The Herald Bulletin

Evening Update

Breaking News

July 2, 2013

Obama suggests spying on nations' allies is common

WASHINGTON — President Barack Obama brushed aside sharp European criticism on Monday, suggesting that all nations spy on each other as the French and Germans expressed outrage over alleged U.S. eavesdropping on European Union diplomats. American analyst-turned-leaker Edward Snowden, believed to still be at Moscow's international airport, applied for political asylum to remain in Russia.

Russian President Vladimir Putin, in a statement he acknowledged sounded odd, told reporters in Moscow that Snowden would have to stop leaking U.S. secrets if he wanted asylum in Russia — and he added that Snowden seemed unwilling to stop publishing leaks of classified material. At the same time, Putin said that he had no plans to turn over Snowden to the United States.

A statement purportedly by Snowden and posted Monday on the Wikileaks website criticized Obama for "using citizenship as a weapon. The statement could not be independently authenticated as being from Snowden himself. Wikileaks is the anti-secrecy group that has adopted Snowden and his cause.

Obama, in an African news conference with Tanzanian President Jakaya Kikwete, said the U.S. would provide allies with information about new reports that the National Security Agency had bugged EU offices in Washington, New York and Brussels. But he also suggested such activity by governments would hardly be unusual.

"We should stipulate that every intelligence service —not just ours, but every European intelligence service, every Asian intelligence service, wherever there's an intelligence service — here's one thing that they're going to be doing: They're going to be trying to understand the world better, and what's going on in world capitals around the world," he said. "If that weren't the case, then there'd be no use for an intelligence service."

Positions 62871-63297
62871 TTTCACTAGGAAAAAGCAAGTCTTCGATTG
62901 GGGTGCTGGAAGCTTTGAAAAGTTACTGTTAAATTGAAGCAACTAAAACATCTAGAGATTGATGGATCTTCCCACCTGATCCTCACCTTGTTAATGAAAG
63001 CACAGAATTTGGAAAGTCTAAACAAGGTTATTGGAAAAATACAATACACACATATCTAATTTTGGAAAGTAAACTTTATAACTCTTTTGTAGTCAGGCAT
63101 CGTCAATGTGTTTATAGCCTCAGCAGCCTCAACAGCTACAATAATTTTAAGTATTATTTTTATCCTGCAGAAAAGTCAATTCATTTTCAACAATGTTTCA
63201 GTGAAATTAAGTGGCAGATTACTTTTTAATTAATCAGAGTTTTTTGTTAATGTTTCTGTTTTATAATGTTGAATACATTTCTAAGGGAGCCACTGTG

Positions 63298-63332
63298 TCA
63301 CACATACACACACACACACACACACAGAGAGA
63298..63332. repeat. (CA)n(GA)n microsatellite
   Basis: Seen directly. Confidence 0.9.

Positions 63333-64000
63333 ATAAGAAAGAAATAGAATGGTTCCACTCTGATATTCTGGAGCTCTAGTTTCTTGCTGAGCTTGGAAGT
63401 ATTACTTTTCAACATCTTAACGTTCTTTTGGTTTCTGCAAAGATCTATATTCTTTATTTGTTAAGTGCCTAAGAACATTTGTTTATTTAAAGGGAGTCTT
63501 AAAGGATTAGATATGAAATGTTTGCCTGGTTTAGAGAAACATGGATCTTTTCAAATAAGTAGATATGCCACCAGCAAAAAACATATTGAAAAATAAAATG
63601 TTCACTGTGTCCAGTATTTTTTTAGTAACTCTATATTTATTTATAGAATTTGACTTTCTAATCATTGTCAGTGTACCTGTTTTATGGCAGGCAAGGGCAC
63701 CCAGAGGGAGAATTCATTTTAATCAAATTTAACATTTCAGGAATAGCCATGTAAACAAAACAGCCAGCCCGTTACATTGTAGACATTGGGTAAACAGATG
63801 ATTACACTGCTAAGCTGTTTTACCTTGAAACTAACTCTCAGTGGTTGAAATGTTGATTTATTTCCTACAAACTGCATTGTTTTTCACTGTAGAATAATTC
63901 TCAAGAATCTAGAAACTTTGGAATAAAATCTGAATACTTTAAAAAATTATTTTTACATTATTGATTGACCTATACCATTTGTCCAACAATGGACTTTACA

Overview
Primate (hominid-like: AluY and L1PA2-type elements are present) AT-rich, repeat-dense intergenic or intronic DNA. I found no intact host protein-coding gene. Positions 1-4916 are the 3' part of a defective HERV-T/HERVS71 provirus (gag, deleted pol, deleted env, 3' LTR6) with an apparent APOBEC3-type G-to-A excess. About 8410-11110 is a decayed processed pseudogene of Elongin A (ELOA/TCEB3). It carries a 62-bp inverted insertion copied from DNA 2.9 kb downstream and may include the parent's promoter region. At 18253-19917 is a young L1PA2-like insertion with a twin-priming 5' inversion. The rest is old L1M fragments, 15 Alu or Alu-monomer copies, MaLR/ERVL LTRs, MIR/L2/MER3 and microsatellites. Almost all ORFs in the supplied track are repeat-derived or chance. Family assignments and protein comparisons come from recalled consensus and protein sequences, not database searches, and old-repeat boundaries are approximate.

The latest issue concerns allegations of U.S. spying on European officials in the German news weekly Der Spiegel. French President Francois Hollande on Monday demanded that the U.S. immediately stop any such eavesdropping and suggested the widening controversy could jeopardize next week's opening of trans-Atlantic trade talks between the United States and Europe.

Text Only
Breaking News
Featured Ads
More Resources from The Herald Bulletin
AP Video
US: We Do Not Pay Ransom to Terrorists Ferguson Teachers Training to Deal With Trauma Jon Hamm on the Unrest in Ferguson Tit for Tat? McDonald's Shuttered in Moscow Life on the Professional Video Game Circuit TX Gov Perry in Washington: 'Confident' in Case Hospital Releases Two Missionaries Who Had Ebola Ramen Health Risks: The Dark Side of the Noodle NYC Doctor-in-chief Seeks Community Approach Indonesian Police Fire Tear Gas at Protesters Raw: Shots Fired in Liberian Shantytown DOJ, Bank of America Reach Record Settlement Raw: Cubavision Airs Images of Fidel Castro Raw: Grief After Deadly Airstrikes in Gaza Officer Who Pointed Gun at Protesters Suspended Kathy Griffin Challenges Minaj to 'a Booty Off' Johnson: Six Arrests, No Tear Gas in Ferguson Raw: Rescue, Relief Efforts at Japan Landslide Cadavers, a Teen, and a Medical School Dream California Drought Stings Honeybees, Beekeepers
Parade
Magazine

Click HERE to read all your Parade favorites including Hollywood Wire, Celebrity interviews and photo galleries, Food recipes and cooking tips, Games and lots more.
Hyperlocal Search
Premier Guide
Find a business

Walking Fingers
Maps, Menus, Store hours, Coupons, and more...
Premier Guide
Helium debate
Helium
Front page
Poll

Generally speaking, how good are relations among people of different races in the Anderson area?

Very good
Good
OK
Bad
Very bad
     View Results